A long-standing defence of these darker passages in hip-hop argues that rappers like Tupac and Biggie were merely messengers of an experience of contemporary life that existed in parallel to a more-polite mainstream. This is not to say, however, that the lives depicted in their songs were not plainly American ones: lyrics connect to a tradition of cowboys or mafia dons and underscore a winner-takes-all system in which we are left to fend for ourselves and, if possible, take what we can. If success in American life is measured by the size of our homes and the cars in the driveway, why should hip-hop be any different? For people like Tupac and Biggie, more institutionalized forms of gangsterism – gaming the system for real estate or finance wealth – were structurally unavailable. Indeed, for Voletta Wallace, Christopher's stories 'brought tears to her eyes.' For all of their violent content that offended white liberals and conservatives, they also mirrored a world wrought by decades of anti-black legislation. An initial argument in Unsolved is that by 'opting in' to an outlaw lifestyle, these men were unworthy – at least in their own lifetime – of protection and justice by the state. Ultimately, Unsolved risks further exploitation, cashing in on a new wave of '90s nostalgia; but it is off to a promising start, measuring the incremental gains we have made in the ensuing years while highlighting the unsettling social undercurrents that persist.

Main image: Kyle Long, Unsolved: The Murders of Tupac and the Notorious B.I.G., 2018–ongoing. Courtesy: USA Network / NBC Universal

Ian Bourland is a critic and an art historian at Maryland Institute College of Art in Baltimore, USA.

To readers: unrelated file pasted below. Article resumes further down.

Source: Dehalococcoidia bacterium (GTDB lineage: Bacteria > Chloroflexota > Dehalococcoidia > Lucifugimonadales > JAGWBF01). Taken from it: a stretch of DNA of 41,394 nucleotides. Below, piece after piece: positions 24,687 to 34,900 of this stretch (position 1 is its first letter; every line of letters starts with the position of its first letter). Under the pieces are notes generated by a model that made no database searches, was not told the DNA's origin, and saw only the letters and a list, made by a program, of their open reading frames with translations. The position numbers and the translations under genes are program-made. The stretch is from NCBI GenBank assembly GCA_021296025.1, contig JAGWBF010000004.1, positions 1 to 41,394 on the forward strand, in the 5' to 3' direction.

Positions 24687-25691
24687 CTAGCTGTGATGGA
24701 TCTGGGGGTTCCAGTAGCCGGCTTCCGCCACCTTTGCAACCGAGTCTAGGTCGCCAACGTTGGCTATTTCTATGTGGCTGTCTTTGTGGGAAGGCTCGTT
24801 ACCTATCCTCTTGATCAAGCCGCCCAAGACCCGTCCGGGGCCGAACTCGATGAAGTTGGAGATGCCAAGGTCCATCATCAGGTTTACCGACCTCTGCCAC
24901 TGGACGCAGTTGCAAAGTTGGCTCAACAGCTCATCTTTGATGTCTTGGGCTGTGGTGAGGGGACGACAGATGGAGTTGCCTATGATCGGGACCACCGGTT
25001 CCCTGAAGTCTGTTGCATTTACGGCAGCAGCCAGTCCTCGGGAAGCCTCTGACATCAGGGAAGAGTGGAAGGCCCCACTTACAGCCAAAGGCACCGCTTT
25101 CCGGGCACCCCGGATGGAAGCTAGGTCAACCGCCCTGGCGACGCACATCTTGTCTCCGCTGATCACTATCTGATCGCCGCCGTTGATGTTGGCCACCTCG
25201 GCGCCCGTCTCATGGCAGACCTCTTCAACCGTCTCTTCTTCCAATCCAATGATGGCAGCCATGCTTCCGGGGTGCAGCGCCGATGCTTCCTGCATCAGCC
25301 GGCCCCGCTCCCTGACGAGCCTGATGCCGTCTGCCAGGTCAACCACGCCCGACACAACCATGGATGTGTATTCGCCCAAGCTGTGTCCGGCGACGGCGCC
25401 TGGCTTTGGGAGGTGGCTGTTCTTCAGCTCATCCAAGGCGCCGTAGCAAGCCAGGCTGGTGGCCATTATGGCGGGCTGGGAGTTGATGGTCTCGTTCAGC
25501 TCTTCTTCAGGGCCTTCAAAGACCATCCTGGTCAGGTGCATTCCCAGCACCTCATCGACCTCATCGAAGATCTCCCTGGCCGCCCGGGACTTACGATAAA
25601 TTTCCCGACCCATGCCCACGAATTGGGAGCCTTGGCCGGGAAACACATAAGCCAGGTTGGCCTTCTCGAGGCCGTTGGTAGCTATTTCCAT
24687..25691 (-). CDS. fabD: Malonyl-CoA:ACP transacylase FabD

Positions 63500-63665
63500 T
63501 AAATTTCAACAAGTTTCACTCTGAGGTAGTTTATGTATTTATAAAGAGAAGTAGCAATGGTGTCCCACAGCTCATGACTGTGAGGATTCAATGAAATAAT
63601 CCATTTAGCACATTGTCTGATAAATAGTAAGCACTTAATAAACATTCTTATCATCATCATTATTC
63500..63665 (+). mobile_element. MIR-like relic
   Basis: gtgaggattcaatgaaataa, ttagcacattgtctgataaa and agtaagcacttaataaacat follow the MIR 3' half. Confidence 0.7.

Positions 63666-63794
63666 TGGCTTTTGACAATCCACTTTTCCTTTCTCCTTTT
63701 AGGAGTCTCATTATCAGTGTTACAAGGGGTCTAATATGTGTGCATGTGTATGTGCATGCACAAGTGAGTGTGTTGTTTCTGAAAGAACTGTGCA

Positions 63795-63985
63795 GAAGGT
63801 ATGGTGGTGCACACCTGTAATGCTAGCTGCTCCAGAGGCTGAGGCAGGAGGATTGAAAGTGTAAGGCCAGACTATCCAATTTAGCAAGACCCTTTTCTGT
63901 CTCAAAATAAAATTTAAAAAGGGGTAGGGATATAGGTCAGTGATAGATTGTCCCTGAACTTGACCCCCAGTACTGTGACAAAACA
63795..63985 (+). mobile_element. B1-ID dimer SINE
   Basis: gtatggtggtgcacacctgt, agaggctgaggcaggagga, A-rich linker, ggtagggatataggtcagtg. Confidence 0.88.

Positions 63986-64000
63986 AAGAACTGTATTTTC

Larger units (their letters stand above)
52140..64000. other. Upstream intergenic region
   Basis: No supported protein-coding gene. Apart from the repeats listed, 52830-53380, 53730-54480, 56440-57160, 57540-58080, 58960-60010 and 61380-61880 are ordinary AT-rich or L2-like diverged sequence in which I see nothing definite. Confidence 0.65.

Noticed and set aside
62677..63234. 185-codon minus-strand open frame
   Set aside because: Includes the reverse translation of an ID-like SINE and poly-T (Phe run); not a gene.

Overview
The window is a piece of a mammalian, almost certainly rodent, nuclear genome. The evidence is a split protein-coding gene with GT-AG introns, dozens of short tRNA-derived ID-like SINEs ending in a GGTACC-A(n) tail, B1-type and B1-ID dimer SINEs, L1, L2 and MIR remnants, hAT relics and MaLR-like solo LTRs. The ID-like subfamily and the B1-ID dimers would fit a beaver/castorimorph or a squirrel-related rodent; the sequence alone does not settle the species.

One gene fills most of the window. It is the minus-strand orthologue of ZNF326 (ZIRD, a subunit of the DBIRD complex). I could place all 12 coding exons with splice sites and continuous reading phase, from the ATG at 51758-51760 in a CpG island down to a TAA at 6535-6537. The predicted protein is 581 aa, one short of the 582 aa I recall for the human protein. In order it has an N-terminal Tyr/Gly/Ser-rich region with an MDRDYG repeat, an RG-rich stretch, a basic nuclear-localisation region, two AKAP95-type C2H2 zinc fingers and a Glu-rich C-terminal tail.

Most Read

With the 12th edition of the itinerant European biennial opening in Palermo, what do local artists, curators and...
In the age of Brexit, why Labour leader Jeremy Corbyn’s pledge to return the ‘stolen’ Parthenon marbles has never been...
The museum director, who resigned last year, acted with ‘integrity’, an independent report finds
In further news: study finds US film critics overwhelmingly white and male; woman sues father over Basquiat
With the government’s push for the controversial English baccalaureate, why the arts should be an integral part of the...
From Bruce Nauman at the Schaulager to the story of a 1970s artist community in Carona at Weiss Falk, all the shows to...
Sotheby’s and Christie’s say they are dropping the practice of using female-only staff to pose for promotional...
For the annual city-wide art weekender ahead of Basel, the best shows and events to attend around town
For our second report from BB10, ahead of its public opening tomorrow, a focus on KW Institute for Contemporary Art
The curators seem set to ask, ‘how civilized is the world’s current state of affairs?’
In further news: declining UK museum visitors sees country fall in world rankings; first winner of Turner Prize,...
The Icelandic-Danish artist’s creation in Vejle, Denmark, responds to the tides and surface of the water: both artwork...
In further news: Emperor Constantine’s missing finger discovered in the Louvre; and are Van Gogh’s Sunflowers turning...